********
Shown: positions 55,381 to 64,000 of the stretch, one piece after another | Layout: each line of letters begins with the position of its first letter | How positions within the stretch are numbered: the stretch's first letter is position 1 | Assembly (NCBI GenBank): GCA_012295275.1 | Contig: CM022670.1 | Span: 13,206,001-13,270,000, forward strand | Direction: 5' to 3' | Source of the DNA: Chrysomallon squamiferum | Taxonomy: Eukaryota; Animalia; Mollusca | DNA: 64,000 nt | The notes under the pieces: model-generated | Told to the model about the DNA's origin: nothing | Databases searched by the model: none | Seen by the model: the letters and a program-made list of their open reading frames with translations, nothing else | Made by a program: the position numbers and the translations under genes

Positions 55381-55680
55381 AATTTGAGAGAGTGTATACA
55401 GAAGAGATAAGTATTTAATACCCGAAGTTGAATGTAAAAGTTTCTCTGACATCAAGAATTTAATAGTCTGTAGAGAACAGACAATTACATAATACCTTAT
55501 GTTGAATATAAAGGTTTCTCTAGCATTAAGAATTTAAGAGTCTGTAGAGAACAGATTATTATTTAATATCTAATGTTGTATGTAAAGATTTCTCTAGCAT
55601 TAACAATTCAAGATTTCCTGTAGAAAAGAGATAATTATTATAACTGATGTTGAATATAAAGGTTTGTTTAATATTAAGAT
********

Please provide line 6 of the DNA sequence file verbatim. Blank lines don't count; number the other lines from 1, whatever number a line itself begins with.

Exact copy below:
55601 TAACAATTCAAGATTTCCTGTAGAAAAGAGATAATTATTATAACTGATGTTGAATATAAAGGTTTGTTTAATATTAAGAT